Justin Bieber fans' murderous new rage

Disney star Selena Gomez receives death threats after cuddling with the Canadian singer. Have teen crushes changed?

By Mary Elizabeth Williams

Senior Writer

Published January 4, 2011 4:25PM (EST)

Justin Bieber and Selena Gomez
Justin Bieber and Selena Gomez

Girls are made of sugar and spice and everything nice, and they will cut your goddamn heart if you get between them and Justin Bieber.

When Life & Style magazine published photos Monday of the blow-dried Canadian tween sensation canoodling in St. Lucia with "Wizards of Waverly Place" star Selena Gomez, the prepubescent Internet promptly rioted in outrage. "I'll kill you I swear on GOD!!!" tweeted one irate Bieber fan, while another was less subtle, calling her a "Whore cancer whore" and threatening, "stay away from Justin pedophile, retard wait i'm gonna kill ya in the night underneath your smelly bed." I think my favorite is from the kid who goes by Mrs. Bieber, who threatens " SELENA GOMEZ I KILL YOU I PROMISE" shortly after admitting that "Jaden [Smith] is better." [Note to Jaden: Keep your girlfriends on the low.]

Though it may seem absurd, the passion of those bloodthirsty, punctuation-challenged Bieber fans is undeniable. Young boys get the biggest bad rap for aggression and out-of-control hormones, but anyone who's ever been a girl -- or in the presence of one -- knows that all that's separating the average pack of fifth-grade females from a feeding frenzy is a few chords of "Baby Baby." If you're a woman, chances are you've shrieked your head off to the Beatles or Duran Duran or N'Sync or maybe Olivia Newton John at one time or another. You've shaken like a leaf and burst into tears outside the hotel where David Cassidy or Nick Jonas was staying, your body going into shock at the mere proximity of an idol. And that pitch of emotion -- hysteria in the classic, oft misused and always disparaged sense of the word -- is a significant part of the joy and terror of growing up.

Culturally, we often claim that boys are just animals, that they're all dogs, that they're only after one thing. And we treat girls like the guardians of virtue, delicate flowers passively waiting to blossom and share their, uh, pollen. So the moment a girl feels that frisson of something intense inside her, something bigger than the old "He's so cute in that non-threatening boy way," it's like a bomb going off inside her brain. Hence the screaming.  Hence the stampeding in shopping malls. Right now, lovesick boys aren't tweeting their intention to pop a cap in Justin Bieber for getting close to Gomez. And if you followed the appalling, harrowing chronicle of Jessi Slaughter last year, you'd know that threats, bullying and out-of-control behavior are not the exclusive province of either gender.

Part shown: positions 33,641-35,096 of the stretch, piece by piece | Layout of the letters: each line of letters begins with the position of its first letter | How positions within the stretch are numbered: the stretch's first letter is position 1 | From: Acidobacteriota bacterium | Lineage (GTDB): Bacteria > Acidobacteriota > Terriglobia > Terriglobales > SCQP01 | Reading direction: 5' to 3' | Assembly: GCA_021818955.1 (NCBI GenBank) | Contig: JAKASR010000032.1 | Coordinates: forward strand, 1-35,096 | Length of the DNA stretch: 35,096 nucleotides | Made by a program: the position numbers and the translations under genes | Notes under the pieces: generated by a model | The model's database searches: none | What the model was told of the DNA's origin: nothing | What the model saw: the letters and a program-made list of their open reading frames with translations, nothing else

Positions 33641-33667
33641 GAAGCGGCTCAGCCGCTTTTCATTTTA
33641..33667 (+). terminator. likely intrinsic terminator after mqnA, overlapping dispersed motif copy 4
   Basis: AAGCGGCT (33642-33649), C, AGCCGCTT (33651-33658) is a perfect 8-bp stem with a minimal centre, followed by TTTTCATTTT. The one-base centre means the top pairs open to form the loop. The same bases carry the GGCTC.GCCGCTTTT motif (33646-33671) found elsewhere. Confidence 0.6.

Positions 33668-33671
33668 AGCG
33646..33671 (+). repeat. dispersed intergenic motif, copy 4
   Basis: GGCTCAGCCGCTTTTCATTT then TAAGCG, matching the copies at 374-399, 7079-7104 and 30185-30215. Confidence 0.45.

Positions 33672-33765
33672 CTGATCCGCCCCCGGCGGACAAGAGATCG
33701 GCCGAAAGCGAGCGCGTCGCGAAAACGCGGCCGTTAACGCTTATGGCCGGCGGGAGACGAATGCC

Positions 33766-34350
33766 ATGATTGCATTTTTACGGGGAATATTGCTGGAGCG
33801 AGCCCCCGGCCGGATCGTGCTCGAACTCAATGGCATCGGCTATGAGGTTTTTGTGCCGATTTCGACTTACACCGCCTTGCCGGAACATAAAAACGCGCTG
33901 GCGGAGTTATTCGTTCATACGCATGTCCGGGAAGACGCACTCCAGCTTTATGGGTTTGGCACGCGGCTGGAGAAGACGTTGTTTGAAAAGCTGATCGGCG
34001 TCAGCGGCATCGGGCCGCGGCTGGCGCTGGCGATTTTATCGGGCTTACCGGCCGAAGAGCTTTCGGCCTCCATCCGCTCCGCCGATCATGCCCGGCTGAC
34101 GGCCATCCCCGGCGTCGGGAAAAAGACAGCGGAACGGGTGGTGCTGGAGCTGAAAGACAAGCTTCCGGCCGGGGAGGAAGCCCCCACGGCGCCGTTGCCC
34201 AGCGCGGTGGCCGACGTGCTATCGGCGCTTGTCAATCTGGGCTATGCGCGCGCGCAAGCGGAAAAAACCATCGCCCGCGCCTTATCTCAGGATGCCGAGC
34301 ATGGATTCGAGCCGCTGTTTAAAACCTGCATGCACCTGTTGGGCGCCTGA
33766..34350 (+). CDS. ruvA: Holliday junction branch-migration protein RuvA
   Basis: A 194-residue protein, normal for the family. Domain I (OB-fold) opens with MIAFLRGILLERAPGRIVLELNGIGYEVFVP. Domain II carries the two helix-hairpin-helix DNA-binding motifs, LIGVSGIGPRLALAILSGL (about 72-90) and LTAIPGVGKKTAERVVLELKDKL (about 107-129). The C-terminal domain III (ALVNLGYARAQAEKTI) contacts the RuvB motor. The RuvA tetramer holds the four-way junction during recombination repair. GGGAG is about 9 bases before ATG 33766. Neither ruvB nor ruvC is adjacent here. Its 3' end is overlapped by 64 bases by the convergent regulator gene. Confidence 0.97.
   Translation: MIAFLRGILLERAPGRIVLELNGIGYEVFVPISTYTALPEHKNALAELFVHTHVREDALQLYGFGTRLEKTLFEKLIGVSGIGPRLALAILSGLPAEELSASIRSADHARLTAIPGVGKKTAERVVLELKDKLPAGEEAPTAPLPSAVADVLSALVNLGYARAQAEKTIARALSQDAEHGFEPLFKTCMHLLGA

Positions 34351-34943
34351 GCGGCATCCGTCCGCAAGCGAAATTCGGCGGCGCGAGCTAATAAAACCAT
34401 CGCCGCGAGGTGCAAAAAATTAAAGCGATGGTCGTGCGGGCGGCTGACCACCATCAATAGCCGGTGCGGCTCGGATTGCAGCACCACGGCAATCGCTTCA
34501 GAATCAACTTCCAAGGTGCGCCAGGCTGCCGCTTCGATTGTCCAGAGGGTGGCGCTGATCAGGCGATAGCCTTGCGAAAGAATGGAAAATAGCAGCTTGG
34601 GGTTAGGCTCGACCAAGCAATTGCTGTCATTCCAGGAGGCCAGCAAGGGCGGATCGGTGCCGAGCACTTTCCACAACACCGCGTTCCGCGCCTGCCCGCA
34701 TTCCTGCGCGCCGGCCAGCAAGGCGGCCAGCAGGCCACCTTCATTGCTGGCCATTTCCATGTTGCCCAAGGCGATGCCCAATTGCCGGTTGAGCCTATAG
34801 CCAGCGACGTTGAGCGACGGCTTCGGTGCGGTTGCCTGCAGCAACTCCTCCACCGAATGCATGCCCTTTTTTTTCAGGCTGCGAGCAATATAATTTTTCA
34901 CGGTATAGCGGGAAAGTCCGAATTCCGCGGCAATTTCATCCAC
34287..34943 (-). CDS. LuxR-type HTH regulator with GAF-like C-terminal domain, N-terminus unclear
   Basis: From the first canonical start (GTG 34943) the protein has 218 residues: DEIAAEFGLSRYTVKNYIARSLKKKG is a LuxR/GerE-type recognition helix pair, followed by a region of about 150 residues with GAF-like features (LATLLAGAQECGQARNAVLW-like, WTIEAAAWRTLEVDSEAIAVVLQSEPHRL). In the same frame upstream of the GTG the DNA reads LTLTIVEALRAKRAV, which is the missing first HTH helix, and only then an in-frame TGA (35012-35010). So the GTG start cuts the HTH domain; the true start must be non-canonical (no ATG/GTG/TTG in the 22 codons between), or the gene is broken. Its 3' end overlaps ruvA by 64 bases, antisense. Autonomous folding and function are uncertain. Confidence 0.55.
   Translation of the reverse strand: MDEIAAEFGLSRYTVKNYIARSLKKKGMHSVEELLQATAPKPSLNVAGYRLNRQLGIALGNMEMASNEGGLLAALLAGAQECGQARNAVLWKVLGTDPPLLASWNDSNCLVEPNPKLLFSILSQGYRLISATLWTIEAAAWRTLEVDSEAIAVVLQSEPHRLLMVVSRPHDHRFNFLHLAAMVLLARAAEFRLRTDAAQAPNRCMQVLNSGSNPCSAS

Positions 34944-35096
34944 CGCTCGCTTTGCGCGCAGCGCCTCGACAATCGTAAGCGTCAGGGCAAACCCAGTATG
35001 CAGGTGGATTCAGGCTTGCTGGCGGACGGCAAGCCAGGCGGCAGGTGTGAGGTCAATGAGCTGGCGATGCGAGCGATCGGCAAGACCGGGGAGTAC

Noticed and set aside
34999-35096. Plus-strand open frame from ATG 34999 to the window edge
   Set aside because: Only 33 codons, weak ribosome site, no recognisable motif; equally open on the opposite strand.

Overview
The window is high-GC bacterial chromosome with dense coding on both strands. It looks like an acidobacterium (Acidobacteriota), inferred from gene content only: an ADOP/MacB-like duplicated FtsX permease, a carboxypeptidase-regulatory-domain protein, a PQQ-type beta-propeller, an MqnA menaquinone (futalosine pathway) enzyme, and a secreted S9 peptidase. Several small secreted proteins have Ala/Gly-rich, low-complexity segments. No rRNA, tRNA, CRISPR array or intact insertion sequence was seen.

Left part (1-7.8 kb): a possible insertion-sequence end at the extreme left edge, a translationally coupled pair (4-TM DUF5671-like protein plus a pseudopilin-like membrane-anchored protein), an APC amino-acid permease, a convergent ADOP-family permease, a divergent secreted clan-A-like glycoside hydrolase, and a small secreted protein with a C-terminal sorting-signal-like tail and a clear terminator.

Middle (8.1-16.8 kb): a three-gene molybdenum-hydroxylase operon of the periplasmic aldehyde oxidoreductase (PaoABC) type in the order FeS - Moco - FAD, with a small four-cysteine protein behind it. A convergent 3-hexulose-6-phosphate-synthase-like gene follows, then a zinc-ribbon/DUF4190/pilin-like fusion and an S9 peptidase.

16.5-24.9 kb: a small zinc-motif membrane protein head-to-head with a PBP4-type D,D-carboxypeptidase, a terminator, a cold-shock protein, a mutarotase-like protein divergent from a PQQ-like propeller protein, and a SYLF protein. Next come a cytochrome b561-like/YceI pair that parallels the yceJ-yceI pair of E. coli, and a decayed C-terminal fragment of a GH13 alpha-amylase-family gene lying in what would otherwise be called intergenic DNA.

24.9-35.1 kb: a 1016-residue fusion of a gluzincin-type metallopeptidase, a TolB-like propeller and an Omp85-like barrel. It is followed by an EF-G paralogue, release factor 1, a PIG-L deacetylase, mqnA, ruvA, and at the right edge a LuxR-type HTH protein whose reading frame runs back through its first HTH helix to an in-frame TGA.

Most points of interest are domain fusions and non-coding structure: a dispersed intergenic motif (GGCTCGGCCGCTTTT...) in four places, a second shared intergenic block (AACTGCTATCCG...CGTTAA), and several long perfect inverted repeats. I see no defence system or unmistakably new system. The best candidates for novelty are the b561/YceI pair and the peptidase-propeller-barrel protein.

But what's relatively new is that all those dark, immature "Why is he with her and why can't she just DIE?" thoughts now have a platform -- and often, an assenting audience. It's one thing to doodle idly in a notebook during geometry class. It's quite another to have the means to directly tell Selena Gomez or Miley Cyrus or Demi Lovato that she's a slut and a whore and deserves to die. Ah, Twitter, you great equalizing train wreck, you.

The odds are good that anyone who gives a crap about who Justin Bieber is kissing these days is well under the age of 18. So let's ergo assume that anyone posting her wishes for Selena Gomez's speedy demise has a family that either doesn’t know or doesn't care what she's publishing for the universe. And that's tremendously sad. Because that wild jealousy, those intense, early lust sentiments that are still so new aren't just terrifying to read -- they're likely scary as hell to the girl who's feeling and expressing them. And without any guidance on how to behave with compassion or restraint and not blurting out death wishes, she and everyone in her circle are in for a world of pain.

Before long, that girl posting her wishes for "a hit on" Selena will outgrow her childish attachment to Justin and Jaden and all the rest. But she'll still have desires and envy and anger. Only it'll be toward the kid in English class. It'll be for his girlfriend. And unchecked and unguided, those over-the-top little Gomez haters of today are the mean girls of tomorrow. But by then, they won't be gunning for a Disney star. They'll be aiming their rage squarely at your own kid.

By Mary Elizabeth Williams

Mary Elizabeth Williams is a senior writer for Salon and author of "A Series of Catastrophes & Miracles."

MORE FROM Mary Elizabeth Williams

Related Topics ------------------------------------------

Celebrity Justin Bieber Twitter